In a massive blow for women’s rights, the new Shia Family Law negates the need for sexual consent between married couples, tacitly approves child marriage and restricts a woman’s right to leave the home, according to UN papers seen by The Independent.

Yes, legalized rape.  See, when it’s between a husband and a wife, the wife relinquishes her ability to say no.  In Afghanistan, at least.

I’m beyond tired of hearing about all of these so-called “family” laws that claim to protect any aspect of the nuclear family unit, which, according to certain religions, is THE only way to have a family.  We have plenty of these types of laws in America, too, so Afghanistan is not unique by any stretch.  Ours come in the form of DOMA and numerous generically titled groups and lobbyists.  I’m not saying that DOMA is equivalent to this Shia Family Law by any stretch.  But that’s not to say that DOMA doesn’t egregiously discriminate and deny rights to a specific group of people based on religious rhetoric.  The SFL goes even further to condone sexual abuse, which is too appalling to even capture in words.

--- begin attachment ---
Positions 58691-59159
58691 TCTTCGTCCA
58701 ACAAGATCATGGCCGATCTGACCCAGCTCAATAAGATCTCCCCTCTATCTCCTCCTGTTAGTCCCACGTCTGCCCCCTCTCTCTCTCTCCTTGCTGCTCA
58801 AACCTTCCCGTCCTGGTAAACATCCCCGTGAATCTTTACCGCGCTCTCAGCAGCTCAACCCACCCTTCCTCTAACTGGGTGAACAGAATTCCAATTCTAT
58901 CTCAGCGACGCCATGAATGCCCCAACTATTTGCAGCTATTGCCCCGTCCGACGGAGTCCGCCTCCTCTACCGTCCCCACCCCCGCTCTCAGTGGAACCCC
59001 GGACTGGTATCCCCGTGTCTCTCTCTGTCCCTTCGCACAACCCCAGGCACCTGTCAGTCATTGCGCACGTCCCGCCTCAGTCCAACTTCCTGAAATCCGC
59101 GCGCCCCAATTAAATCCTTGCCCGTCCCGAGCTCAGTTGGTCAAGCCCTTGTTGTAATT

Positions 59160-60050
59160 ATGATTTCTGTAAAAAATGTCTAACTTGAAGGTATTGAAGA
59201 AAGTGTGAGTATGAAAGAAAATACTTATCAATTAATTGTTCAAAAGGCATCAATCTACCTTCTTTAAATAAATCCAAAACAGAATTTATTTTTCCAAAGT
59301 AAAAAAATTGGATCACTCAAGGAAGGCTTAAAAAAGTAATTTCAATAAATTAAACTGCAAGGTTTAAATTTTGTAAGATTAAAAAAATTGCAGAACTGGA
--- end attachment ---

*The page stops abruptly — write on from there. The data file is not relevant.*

This is a sad reminder of how far humanity still has to come as a species.  It makes me glad that here in America we have knocked over some of these boundaries that seem so archaic to us now yet still exist in many other places in the world.  But, at the same time, it also reminds me of how much work we still need to do here in the West.  I hate having to always bring up that less than 90 years ago women didn’t have the right to vote.  People of different ethnicities and races couldn’t vote less than 50 years ago.  We needed a full-blown civil war in order to stop the practice of people owning people.  Equality takes time and an immense amount of effort.  We can’t go into a different culture and just impose our way of life onto them and assume that it will just stick.  We need to continue to progress, better ourselves, and encourage widespread education.

The time for governing our lives based on ancient texts is over.  It’s time for the Next Renaissance.